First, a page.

If Calgary Co-op member, and local food activist, Clint Robertson's motion is successful on Wednesday at their AGM, Calgary Co-op will make history by being the first major food retailer in Canada to begin phasing out the intensive confinement of farm animals, specifically caged pork and battery caged hens for eggs.
Morrissey (as an artist and public figure) has always had the uncanny ability to charm and repel at the same time. His staunch animal rights activism, his hatred of the throne, his refusal to adhere to any of the tenets of accepted celebrity behaviour have often landed him in hot water. But what's wrong with a little hot water when today's music and music industry is so depressingly tepid?
The day before Marineland ﬁled a $1.5-million lawsuit against me, news broke that the Ministry of the Environment was going to begin an investigation of the park's four mass graves. Two of them are allegedly full of more than 1,000 animals who have been buried during the park's 50-year history. The last resident in the park -- Paula Millard -- threatened that she would kill herself before she would leaver her home. On the night of March 31, 2011, that is what she did. I promised Paula's friend to see this through so that her struggle, as well as the struggle of the animals captive at Marineland, doesn't fade away.
Robert Fawcett received a sentence of three years' probation for inhumanely slaughtering dogs by gunshots, stabbing and throat slitting as the dogs became uneconomical after the 2010 Olympic tourist trade tapered off in Whistler Village. But the judge's decision seems to have been weighted in favour of Mr. Fawcett's suffering.
Since 2004, the XL plant has gone from slaughtering 2,400 cows per day to 4,000. It should be no surprise that many workers have been decrying the massive increase in production line speed. Not only does speeding up production lines have terrible consequences for animal welfare, such as failing to properly stun animals before slaughter, it may also have serious consequences for food safety in this country.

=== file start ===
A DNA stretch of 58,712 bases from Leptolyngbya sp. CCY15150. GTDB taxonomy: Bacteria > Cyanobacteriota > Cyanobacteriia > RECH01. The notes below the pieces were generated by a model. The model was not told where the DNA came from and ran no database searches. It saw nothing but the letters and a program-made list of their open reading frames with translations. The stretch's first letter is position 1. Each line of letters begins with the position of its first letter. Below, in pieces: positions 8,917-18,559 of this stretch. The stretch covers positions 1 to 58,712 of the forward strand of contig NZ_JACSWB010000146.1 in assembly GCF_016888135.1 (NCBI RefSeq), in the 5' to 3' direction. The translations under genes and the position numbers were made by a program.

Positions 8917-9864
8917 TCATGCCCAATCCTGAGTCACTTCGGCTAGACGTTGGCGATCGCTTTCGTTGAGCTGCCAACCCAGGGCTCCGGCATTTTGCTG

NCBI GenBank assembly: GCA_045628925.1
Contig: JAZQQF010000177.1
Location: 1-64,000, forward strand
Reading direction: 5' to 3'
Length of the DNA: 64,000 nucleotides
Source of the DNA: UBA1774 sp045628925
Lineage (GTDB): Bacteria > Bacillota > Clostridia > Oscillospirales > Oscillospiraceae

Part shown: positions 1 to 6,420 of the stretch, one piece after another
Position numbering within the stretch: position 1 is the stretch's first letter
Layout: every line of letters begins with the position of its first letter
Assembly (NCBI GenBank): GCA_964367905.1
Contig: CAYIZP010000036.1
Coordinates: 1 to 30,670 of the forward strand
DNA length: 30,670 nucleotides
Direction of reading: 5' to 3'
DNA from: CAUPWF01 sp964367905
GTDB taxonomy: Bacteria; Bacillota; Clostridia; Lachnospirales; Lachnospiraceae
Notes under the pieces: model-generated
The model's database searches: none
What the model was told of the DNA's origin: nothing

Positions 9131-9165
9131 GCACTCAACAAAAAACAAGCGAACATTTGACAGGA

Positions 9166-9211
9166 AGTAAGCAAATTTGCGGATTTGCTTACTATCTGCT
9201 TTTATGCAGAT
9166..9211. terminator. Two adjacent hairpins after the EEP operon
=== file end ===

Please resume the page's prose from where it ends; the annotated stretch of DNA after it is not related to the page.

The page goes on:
An angry Huffington Post blogger has tried to build himself up by tearing down the work of The Humane Society of the United States. So we'll reply. On our terms. The red-in-the-face online writer thinks he could do a better job for animals if only he could command an organization as big and proud and as deeply rooted in our culture as the HSUS. Allow us, just once, to borrow from his own inelegant writing: "This is a complete crock."
And where's the "humanity" in defending animal rights? Like me, devout animal lovers and environmentalists (often one and the same) betray an underlying misanthropy, a profound disgust and disillusion with humanity. We can love animals because they aren't our competitors; they're dumb and easily used to serve our ends.
Nathan Winograd is the leader of the No Kill movement, a genuine revolution in animal welfare. Over three million healthy and adoptable pets will be killed next year in America's shelters. Not, however, if Winograd and his growing army have any say. I caught up with him a few weeks after the No Kill Advocacy Centre's annual conference in Washington D.C.
People naturally assume that the animal rights movement is simply an extension of the human rights movement. People for the Ethical Treatment of Animals (PETA), however, is a political movement primarily focused on the right to determine when and how an animal should die. Those who donate to PETA are almost never aware of this.
PETA advertises itself as the largest animal rights organization in the world, with over three million members and supporters. PETA stages "rescue" operations of abused animals, and can serve a useful purpose, which it is exceedingly adept at publicizing. What PETA does not publicize, however, it euthanizes -- kills -- some 85% of the animals it rescues.
Public transit riders in Toronto have been coming face-to-face with farm animals thanks to an ad campaign that asks "Why love one but eat the other?" We expected strong reactions to the campaign and we got them.
CANMORE, Alta. - A website is urging tourists to boycott a scenic Rocky Mountain community near Banff National Park if it doesn't back off plans to de...
This is the story of two dogs named Rocky -- one which was unnecessarily euthanized by the OSPCA this summer, and the other being feted by the OSPCA at a fundraiser on Nov. 28 at Roy Thomson Hall. The owner of the euthanized Rocky feels the fundraising is being used to make them forget the botch-up with their dog.
Why do we object so vigorously to what these poor animals experienced, yet accept that had they not escaped from the trailer, the steers would have be slaughtered for food just hours later? The only difference is, we don't bear witness to these conditions -- the suffering goes on behind closed doors.
The ethical dimension of confining elephants in zoos has generated a great deal of debate in Canada. Elephants are intelligent, sensitive creatures whose physical, psychological and emotional needs simply cannot be met in zoos. Releasing them to sanctuaries is the best way to express our compassion for animals.